Cash Rate Cut Follows Global Slowdown
The Board of the Reserve Bank of Australia lowered the cash rate today by 25 basis points to 3.25 per cent - the lowest level in three years.
RBA Governor Glenn Stevens said the bank’s decision behind this cash-rate-cut was influenced by a world economy that has weakened in recent months.
“Economic activity in Europe is contracting, while growth in the United States remains modest. Growth in China has also slowed and uncertainty about near-term prospects is greater than it was few months ago,” Governor Stevens said.
Mr. Stevens suggested this meant a decrease in outlook risk and global GDP.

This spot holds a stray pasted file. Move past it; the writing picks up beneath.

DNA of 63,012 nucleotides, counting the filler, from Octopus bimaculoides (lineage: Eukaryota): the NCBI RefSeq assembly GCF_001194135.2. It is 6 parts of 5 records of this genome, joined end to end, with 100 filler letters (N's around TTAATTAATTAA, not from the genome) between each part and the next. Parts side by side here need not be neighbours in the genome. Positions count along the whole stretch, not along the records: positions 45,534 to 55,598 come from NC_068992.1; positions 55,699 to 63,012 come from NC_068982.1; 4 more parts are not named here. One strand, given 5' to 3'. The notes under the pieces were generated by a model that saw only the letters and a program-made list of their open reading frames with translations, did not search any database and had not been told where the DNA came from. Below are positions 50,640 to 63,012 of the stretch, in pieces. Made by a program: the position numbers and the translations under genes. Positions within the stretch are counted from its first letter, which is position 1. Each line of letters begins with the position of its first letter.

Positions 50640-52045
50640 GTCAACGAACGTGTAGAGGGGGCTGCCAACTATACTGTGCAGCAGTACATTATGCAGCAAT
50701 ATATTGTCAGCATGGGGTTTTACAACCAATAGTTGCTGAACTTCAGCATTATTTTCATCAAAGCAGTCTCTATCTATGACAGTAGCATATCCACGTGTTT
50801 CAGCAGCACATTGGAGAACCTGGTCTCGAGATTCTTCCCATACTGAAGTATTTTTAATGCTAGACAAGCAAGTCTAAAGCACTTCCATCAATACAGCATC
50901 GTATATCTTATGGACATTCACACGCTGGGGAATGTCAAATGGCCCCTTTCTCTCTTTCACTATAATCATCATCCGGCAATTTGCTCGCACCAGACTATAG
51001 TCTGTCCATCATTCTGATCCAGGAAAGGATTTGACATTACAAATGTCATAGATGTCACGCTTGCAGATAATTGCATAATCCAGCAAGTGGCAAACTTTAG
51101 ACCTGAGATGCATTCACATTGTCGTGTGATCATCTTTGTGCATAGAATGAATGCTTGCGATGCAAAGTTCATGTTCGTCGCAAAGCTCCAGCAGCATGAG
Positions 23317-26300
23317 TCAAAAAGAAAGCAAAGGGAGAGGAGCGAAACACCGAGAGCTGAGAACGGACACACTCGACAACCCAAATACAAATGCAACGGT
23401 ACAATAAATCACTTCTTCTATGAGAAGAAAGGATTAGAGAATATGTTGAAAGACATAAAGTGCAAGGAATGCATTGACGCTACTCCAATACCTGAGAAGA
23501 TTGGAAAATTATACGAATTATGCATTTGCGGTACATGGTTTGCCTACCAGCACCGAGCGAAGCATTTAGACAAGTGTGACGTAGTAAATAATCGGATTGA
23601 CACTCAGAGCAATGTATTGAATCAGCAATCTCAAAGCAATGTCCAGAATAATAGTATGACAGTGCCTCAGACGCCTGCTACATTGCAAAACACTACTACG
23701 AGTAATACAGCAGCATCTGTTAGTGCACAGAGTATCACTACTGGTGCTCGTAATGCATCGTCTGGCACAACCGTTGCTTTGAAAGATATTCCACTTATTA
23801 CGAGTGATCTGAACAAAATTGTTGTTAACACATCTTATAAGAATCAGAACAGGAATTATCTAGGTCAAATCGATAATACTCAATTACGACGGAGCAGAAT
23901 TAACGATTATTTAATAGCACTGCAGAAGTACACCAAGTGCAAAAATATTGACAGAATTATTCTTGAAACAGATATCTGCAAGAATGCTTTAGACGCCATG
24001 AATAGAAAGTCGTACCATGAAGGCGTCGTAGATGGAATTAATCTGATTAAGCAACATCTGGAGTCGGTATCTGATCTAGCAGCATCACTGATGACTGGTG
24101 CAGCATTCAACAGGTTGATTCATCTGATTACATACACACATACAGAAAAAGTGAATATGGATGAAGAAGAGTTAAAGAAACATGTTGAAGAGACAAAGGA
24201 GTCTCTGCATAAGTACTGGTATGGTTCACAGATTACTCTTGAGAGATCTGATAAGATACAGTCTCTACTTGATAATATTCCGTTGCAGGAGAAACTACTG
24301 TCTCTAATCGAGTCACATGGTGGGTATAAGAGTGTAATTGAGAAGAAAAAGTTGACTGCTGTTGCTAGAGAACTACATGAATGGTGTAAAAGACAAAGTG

Although expectations of addressing Europe’s financial challenges were high, the financial markets responded positively, Mr. Stevens informed.
A second reason for the monetary policy decision was a weakened labour market. “Labour market data have shown moderate employment growth and the rate of unemployment has thus far remained low,” Mr. Stevens revealed. “The Bank's assessment, though, is that the labour market has generally softened somewhat in recent months.”
Mr. Stevens forecasted a weaker market growth next year, with the carbon price continuously affecting consumer prices. He said the Board suggested Australia continues to improve its productivity performance and to press labour costs in order to keep inflation low.